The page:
RICHMOND, Va. (AP) -- The public will have more time to weigh in on a federal proposal to regulate electronic cigarettes and other tobacco products.
The Food and Drug Administration said Friday that the public comment period slated to end July 9 is being extended an additional 30 days to Aug. 8 after getting lots of input on how to regulate e-cigarettes. Those are battery-powered devices that heat a liquid nicotine solution, creating vapor that users inhale. The FDA also proposed extending its authority to regulate cigars, hookahs, nicotine gels and pipe tobacco.
In April, the FDA proposed banning sales of e-cigarettes to anyone under 18, adding warning labels and requiring agency approval for new products. But the FDA didn't immediately place any marketing restrictions on e-cigarette makers or ban fruit or candy flavors, which are barred for use in regular cigarettes. The agency has left the door open to further regulations, but says it wants more evidence before it rushes into more restrictions.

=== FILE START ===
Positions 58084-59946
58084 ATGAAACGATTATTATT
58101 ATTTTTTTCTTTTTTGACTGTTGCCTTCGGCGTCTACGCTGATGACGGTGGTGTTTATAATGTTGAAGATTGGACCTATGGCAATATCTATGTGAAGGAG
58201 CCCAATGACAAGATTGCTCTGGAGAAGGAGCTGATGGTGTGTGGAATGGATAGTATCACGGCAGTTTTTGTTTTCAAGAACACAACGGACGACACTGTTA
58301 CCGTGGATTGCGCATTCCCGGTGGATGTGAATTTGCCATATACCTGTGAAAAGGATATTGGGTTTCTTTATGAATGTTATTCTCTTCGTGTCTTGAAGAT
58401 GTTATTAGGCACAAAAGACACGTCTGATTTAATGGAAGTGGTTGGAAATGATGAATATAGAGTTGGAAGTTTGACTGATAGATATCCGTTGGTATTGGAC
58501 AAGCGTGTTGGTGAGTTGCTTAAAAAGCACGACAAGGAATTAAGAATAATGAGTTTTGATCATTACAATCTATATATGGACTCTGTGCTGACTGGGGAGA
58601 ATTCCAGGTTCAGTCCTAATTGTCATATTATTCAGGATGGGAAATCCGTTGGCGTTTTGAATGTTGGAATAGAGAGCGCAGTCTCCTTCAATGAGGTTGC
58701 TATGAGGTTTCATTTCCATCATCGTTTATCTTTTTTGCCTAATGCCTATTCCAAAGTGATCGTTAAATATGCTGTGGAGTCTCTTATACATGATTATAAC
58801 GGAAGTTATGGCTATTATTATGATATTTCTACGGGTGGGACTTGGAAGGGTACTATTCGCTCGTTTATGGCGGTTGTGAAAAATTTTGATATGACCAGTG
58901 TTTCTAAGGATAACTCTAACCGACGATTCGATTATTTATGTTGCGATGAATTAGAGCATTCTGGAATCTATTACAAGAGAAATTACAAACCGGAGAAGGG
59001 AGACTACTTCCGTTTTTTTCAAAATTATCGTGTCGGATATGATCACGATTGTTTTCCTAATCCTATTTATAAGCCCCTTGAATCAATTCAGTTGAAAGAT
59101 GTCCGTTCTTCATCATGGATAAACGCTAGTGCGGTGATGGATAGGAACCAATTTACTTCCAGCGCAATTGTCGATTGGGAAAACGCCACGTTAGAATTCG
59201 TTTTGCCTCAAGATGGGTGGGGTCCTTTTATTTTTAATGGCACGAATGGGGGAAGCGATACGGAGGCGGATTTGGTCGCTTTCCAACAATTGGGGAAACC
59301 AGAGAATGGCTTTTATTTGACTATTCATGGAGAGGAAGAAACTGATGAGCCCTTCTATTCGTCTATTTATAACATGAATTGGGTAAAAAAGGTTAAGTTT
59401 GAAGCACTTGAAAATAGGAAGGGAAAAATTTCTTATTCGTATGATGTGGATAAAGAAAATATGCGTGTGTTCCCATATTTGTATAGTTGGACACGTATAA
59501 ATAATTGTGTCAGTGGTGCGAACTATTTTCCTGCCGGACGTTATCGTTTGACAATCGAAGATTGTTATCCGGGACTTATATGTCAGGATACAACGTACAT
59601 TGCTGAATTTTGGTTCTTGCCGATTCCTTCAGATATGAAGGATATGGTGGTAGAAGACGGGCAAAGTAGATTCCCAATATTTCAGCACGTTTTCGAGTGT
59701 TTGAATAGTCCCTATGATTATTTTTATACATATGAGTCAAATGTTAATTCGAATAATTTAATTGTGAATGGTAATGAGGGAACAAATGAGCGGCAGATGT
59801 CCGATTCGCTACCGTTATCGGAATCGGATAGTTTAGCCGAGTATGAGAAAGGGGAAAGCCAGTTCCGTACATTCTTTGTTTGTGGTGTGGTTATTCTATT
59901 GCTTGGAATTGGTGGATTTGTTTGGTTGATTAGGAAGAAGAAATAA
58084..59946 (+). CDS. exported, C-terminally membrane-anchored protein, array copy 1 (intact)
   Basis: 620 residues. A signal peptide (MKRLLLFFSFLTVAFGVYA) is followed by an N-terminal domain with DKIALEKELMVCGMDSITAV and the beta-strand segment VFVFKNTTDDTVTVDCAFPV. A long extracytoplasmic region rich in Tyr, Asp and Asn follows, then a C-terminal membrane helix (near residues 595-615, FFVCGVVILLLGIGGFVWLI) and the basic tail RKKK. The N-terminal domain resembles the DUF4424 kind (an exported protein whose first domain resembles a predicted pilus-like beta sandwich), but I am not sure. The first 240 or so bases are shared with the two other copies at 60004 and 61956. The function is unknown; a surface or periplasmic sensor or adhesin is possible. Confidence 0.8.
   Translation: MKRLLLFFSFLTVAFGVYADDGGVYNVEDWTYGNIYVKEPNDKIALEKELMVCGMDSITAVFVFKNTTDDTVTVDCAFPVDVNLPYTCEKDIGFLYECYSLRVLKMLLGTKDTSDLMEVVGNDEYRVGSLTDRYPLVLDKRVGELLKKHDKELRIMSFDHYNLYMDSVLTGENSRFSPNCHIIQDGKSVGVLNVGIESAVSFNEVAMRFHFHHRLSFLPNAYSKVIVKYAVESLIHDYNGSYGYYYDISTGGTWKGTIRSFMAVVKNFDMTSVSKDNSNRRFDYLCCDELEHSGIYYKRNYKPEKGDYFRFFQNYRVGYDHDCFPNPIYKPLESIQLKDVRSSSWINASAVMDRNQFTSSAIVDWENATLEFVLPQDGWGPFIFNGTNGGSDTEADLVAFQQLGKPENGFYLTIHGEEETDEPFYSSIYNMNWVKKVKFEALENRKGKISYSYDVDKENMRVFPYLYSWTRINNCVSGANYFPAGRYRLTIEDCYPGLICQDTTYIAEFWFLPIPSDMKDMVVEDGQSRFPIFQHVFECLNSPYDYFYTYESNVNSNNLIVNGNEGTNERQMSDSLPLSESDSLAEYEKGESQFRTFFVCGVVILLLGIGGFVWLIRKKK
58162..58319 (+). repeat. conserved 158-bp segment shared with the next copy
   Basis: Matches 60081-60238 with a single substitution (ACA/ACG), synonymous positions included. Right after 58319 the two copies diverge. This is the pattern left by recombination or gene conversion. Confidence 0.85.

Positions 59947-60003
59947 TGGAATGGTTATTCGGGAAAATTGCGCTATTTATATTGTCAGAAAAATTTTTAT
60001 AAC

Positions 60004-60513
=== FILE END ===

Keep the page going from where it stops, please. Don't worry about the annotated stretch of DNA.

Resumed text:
In addition to mandating warning labels that say nicotine is an addictive chemical, the rules would require e-cigarette makers to disclose their products' ingredients. They would not be allowed to claim their products are safer than other tobacco products. In addition, they couldn't give out free samples or sell e-cigarettes in vending machines unless they are in a place open only to adults, such as a bar.
The agency has received more than 33,700 comments on the proposal. By comparison, it received around 176,000 comments on potential menthol cigarette regulations during a 120-day comment period.
There is no timetable for when the FDA will issue its final rules, which could be shaped by the public input the agency receives. Many believe the final regulations will wind up in court.
The market for e-cigarettes has grown from thousands of users in 2006 to several million worldwide and reached nearly $2 billion in sales last year. Tobacco companies have noticed that e-smokes are eating into cigarette sales, and they have jumped into the business, too.
Smokers like e-cigarettes because the nicotine-infused vapor looks like smoke but doesn't contain the thousands of chemicals, tar or odor of regular cigarettes. Some smokers use e-cigarettes as a way to quit smoking tobacco, or to cut down. Scientists haven't finished much research on e-cigarettes, and the studies that have been done have been inconclusive.
Still, some wonder whether e-cigarettes keep smokers addicted or hook new users and encourage them to move on to tobacco. And others warn that the FDA regulations could have unintended consequences.